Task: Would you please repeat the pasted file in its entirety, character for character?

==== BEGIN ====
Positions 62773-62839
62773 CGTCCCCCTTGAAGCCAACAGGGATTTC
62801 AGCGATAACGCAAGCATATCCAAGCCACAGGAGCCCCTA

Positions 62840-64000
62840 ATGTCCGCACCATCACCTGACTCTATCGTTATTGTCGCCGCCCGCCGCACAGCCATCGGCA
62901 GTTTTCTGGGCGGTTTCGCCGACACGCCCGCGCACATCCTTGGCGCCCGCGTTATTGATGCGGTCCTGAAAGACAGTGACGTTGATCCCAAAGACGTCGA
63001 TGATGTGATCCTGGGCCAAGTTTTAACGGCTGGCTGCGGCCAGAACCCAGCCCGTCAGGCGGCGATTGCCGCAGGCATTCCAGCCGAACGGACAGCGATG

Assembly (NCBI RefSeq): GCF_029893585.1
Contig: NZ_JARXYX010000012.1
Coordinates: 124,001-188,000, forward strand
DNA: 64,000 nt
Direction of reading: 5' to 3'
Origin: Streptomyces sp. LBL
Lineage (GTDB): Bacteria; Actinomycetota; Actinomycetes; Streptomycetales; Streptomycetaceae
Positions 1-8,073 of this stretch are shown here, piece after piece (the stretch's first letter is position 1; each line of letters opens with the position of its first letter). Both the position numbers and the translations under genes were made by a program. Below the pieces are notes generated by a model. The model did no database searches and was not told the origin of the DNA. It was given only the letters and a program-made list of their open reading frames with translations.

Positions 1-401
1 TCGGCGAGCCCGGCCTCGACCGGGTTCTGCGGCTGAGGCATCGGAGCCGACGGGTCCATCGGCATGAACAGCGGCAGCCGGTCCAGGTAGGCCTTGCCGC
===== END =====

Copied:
Positions 62773-62839
62773 CGTCCCCCTTGAAGCCAACAGGGATTTC
62801 AGCGATAACGCAAGCATATCCAAGCCACAGGAGCCCCTA

Positions 62840-64000
62840 ATGTCCGCACCATCACCTGACTCTATCGTTATTGTCGCCGCCCGCCGCACAGCCATCGGCA
62901 GTTTTCTGGGCGGTTTCGCCGACACGCCCGCGCACATCCTTGGCGCCCGCGTTATTGATGCGGTCCTGAAAGACAGTGACGTTGATCCCAAAGACGTCGA
63001 TGATGTGATCCTGGGCCAAGTTTTAACGGCTGGCTGCGGCCAGAACCCAGCCCGTCAGGCGGCGATTGCCGCAGGCATTCCAGCCGAACGGACAGCGATG

Assembly (NCBI RefSeq): GCF_029893585.1
Contig: NZ_JARXYX010000012.1
Coordinates: 124,001-188,000, forward strand
DNA: 64,000 nt
Direction of reading: 5' to 3'
Origin: Streptomyces sp. LBL
Lineage (GTDB): Bacteria; Actinomycetota; Actinomycetes; Streptomycetales; Streptomycetaceae
Positions 1-8,073 of this stretch are shown here, piece after piece (the stretch's first letter is position 1; each line of letters opens with the position of its first letter). Both the position numbers and the translations under genes were made by a program. Below the pieces are notes generated by a model. The model did no database searches and was not told the origin of the DNA. It was given only the letters and a program-made list of their open reading frames with translations.

Positions 1-401
1 TCGGCGAGCCCGGCCTCGACCGGGTTCTGCGGCTGAGGCATCGGAGCCGACGGGTCCATCGGCATGAACAGCGGCAGCCGGTCCAGGTAGGCCTTGCCGC